Monday 27th August 2018
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Metlifecare, New Zealand's second-largest listed retirement village operator, reported a stronger underlying profit on improved revenue in 2018, though its headline profit weakened as its property portfolio made smaller revaluation gains as the housing market moderated.
In the year to June 30, Metlifecare reported underlying profit before tax of $87.5 million, from $82.1 million a year earlier. Revenue rose 7 percent to $115 million. Net profit dropped to $125.1 million from $251.5 million in 2017, as the change in fair value of its property portfolio fell to $134.9 million from $258.7 million a year earlier. The value of Metlifecare's investment properties lifted 10 percent to $3.18 billion.
Chief executive Glen Sowry told BusinessDesk the company expects current housing market conditions, which have driven lower revaluation gains in the latest year, will remain.
"We believe the market conditions that have now established themselves, which are more reflective of long-term averages after a period of strong growth, are likely to remain like this for a year or two," Sowry said.
He said the company was pleased with the result and had made improvements in the things it can control, including gains from re-selling units of $62.3 million, up 13 percent from the prior year. The company's margin for resales was 34 percent in the year, the same as 2017, with an average price of $544,600 per unit. Its margin for new units was 27 percent, up from 23 percent, with an average price of $645,000.
Total sales volume for the year was 441, with 343 coming from resales - up from 322 in 2017- and 98 from new sales, from 130 the year earlier. In 2019, Metlifecare expects higher sales volumes for new units and resales, weighted to the second half. They include a number of new sales which were contracted by the end of 2018 but won't be settled until the first half of 2019.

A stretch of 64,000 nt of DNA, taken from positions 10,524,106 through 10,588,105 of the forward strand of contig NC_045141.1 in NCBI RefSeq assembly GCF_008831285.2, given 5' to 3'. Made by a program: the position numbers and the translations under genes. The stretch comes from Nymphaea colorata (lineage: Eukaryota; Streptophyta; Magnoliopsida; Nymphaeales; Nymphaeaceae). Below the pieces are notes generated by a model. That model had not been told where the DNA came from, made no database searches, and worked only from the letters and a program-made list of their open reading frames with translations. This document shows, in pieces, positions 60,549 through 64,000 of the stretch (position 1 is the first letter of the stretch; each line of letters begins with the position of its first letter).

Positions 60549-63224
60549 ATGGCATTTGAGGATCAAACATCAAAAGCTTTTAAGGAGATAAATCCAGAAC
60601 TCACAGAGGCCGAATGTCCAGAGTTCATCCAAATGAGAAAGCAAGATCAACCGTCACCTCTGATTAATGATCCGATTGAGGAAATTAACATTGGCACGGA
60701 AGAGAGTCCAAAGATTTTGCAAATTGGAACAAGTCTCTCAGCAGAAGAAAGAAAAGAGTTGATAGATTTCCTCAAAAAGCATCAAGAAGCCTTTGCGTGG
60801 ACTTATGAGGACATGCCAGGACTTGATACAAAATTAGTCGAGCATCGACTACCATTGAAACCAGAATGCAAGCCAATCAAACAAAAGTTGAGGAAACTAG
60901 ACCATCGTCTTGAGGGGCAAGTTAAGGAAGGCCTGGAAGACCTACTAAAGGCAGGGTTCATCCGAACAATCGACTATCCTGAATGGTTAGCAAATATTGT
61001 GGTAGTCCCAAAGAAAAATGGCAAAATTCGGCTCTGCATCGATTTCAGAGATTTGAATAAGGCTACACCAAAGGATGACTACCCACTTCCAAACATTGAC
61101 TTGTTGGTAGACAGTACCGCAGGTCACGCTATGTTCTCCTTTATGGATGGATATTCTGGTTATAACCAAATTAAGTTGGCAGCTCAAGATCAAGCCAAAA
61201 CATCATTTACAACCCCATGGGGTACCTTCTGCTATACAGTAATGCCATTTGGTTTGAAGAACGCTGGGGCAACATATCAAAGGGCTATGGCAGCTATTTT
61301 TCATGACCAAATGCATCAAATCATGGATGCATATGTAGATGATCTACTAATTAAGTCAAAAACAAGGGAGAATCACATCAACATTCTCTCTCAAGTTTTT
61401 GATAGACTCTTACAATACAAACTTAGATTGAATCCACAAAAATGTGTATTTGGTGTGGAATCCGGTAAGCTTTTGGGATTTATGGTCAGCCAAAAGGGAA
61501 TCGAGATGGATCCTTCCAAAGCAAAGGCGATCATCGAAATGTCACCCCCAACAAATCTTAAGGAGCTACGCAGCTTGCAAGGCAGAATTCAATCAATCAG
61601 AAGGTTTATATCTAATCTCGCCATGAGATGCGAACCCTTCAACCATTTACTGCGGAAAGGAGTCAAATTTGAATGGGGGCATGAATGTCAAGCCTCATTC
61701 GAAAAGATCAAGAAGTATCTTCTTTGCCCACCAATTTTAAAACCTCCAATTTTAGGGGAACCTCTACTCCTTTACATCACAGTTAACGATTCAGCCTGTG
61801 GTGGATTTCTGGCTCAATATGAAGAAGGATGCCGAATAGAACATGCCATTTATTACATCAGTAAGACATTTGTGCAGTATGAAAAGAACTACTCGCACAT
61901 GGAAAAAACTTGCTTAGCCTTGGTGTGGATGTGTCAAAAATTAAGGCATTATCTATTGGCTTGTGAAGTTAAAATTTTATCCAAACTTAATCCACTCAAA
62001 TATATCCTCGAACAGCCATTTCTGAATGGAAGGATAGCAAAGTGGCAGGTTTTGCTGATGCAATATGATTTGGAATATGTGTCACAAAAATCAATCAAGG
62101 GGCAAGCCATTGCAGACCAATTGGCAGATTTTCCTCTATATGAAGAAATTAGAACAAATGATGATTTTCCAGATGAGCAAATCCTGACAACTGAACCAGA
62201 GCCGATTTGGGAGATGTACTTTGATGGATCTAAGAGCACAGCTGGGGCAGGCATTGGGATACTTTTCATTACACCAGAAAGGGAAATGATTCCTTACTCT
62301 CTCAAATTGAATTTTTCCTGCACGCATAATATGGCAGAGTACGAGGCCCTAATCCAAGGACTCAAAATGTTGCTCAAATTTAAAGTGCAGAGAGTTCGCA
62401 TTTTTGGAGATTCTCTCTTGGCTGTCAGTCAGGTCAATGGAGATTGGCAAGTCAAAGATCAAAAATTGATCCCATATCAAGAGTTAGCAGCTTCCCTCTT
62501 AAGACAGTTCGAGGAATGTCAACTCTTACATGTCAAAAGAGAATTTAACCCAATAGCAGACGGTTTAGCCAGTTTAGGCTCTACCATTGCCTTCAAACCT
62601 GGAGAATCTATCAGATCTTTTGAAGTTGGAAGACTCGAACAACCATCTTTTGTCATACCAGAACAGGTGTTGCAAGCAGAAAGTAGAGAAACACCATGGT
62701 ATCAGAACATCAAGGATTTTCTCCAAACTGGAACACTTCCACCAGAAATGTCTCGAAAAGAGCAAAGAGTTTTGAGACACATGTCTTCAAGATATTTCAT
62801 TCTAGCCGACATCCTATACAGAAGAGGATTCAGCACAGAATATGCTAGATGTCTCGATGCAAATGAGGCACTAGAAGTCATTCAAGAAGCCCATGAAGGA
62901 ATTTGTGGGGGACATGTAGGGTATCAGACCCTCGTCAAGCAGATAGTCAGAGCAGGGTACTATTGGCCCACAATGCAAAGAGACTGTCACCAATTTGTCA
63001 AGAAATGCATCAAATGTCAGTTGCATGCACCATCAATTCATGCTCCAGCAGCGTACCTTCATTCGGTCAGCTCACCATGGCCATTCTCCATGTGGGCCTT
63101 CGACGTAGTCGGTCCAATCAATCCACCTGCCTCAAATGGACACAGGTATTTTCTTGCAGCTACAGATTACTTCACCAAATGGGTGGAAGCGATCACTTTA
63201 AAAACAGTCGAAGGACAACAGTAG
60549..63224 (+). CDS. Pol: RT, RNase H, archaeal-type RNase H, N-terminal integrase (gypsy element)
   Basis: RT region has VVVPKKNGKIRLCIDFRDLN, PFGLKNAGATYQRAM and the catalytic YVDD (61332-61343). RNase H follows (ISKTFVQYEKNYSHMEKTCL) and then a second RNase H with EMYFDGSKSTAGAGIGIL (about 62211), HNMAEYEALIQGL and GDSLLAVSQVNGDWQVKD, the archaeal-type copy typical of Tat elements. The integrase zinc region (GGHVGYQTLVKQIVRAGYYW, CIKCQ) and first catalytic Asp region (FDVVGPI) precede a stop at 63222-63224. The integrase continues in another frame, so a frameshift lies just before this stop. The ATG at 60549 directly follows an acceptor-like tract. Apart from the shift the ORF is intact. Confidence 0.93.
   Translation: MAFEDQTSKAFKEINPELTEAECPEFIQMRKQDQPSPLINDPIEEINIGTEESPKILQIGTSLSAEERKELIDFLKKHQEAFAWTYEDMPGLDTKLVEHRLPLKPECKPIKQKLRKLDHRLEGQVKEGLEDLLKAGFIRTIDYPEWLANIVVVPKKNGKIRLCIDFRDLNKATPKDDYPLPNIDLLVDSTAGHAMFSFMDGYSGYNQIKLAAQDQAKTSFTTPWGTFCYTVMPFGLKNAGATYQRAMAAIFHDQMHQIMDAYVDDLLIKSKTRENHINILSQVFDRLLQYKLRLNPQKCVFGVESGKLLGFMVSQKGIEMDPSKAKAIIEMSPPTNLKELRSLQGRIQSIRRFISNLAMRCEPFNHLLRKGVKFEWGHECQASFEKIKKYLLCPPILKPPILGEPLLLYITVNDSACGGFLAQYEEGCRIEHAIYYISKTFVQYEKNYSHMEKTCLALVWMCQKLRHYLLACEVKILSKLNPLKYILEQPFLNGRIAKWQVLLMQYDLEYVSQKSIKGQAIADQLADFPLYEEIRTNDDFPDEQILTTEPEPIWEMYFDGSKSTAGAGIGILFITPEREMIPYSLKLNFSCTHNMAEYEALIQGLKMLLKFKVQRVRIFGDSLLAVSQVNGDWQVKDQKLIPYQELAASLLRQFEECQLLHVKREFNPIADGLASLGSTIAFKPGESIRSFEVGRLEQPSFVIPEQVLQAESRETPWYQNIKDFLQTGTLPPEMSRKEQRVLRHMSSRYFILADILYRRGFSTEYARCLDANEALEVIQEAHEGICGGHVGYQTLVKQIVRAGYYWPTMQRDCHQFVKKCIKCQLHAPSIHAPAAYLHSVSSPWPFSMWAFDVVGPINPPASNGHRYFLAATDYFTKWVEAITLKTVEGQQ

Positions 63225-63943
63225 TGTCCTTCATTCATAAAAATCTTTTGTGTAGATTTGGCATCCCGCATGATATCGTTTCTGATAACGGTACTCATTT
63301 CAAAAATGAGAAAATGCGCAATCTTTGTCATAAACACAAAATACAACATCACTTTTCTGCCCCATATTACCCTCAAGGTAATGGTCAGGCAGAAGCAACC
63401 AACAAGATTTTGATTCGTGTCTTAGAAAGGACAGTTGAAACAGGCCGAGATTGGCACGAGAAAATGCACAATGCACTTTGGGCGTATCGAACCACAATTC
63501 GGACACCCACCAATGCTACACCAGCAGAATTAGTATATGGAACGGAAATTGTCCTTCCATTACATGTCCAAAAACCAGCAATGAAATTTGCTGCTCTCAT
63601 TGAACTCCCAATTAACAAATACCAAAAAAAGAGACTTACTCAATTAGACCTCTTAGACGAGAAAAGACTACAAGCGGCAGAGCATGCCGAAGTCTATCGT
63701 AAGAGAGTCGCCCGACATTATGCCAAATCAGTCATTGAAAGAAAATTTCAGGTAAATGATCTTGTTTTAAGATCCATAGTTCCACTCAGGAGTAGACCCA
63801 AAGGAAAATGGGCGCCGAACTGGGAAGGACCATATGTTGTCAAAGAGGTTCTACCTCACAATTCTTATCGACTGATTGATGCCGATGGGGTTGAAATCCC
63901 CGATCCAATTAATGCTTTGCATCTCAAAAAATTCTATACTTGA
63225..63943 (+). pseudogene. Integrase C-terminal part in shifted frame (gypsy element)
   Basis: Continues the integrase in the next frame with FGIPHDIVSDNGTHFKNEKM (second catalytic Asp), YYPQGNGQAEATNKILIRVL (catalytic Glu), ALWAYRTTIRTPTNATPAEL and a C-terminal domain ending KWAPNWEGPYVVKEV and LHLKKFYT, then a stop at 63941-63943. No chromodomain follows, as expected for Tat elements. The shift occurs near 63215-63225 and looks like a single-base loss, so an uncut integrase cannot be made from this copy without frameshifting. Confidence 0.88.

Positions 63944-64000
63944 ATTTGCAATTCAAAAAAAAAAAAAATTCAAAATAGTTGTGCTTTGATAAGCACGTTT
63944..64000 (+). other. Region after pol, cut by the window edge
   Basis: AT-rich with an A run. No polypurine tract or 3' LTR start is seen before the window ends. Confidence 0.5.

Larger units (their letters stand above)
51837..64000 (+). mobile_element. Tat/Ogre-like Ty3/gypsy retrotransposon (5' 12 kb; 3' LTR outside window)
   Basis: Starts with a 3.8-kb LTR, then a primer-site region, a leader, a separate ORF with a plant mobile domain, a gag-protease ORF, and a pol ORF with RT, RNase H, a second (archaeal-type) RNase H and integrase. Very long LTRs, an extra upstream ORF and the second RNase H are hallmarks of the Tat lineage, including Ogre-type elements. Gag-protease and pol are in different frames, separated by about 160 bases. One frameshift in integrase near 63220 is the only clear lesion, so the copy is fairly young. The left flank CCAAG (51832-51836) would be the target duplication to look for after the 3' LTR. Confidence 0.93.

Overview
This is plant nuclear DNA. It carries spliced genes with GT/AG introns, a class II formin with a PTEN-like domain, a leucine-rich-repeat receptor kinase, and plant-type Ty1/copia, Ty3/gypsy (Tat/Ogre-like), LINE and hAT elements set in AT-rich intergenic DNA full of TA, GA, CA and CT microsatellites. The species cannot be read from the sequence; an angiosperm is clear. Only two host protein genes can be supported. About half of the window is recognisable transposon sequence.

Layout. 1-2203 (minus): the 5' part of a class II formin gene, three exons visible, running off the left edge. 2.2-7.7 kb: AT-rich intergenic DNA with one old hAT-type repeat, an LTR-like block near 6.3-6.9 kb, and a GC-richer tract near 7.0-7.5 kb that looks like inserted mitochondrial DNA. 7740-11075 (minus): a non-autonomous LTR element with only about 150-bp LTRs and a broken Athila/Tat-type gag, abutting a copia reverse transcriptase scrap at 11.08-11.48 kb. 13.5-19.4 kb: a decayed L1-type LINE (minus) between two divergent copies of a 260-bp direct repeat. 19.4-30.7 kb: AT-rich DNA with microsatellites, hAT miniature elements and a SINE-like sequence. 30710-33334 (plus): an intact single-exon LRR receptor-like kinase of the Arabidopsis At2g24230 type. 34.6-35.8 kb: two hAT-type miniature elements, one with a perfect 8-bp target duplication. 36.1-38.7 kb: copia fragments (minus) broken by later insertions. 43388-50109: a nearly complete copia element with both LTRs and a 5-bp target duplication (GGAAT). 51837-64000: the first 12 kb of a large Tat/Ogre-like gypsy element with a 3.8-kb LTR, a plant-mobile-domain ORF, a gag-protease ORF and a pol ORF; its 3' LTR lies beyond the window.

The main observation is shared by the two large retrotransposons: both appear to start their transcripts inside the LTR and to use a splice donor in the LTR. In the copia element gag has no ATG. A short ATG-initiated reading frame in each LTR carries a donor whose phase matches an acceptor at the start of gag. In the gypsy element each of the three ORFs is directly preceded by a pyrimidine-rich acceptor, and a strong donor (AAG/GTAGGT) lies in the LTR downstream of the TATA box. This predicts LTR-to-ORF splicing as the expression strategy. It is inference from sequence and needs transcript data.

Metlifecare plans to complete 145 new homes and 70 new care beds in the year, down from 2018's 254 new homes and beds. Sowry said the company had made a conscious decision to defer construction and completion of one care home beyond the current financial year "because we didn't want to be opening three care homes simultaneously. That's a pretty heavy workload, and we need to be very careful to ensure standards are maintained."
In the 2020 financial year, Sowry said the pipeline for new homes and beds was "comfortably north of 300." It is targeting another 300-plus new homes and care beds in 2021, and has four villages currently in the planning and design phase, all in Auckland.
Like many New Zealand building owners, Metlifecare has been hurt by the country's leaky building crisis and expects to spend $44 million to remediate five of its villages, with the bulk of the work to be done between the current financial year and FY21.
In the latest year, it spent $13 million on buying back units for regeneration and remediation. It bought back 12 units in 2017 and 44 in 2018, and plans to buy back three more in 2019, before it begins returning units into circulation in 2020. Metlifecare said holding buyback stock had depressed its resale gains in 2018 but it will catch up when the units are sold.
The board declared a 6.75 cent final dividend, payable on Sept. 21 with a Sept. 14 record date. That lifts the full-year payout to 10 cents per share, from 8.05 cents in 2017.
The shares rose 1.6 percent to $6.35 and have gained 2.5 percent this year.
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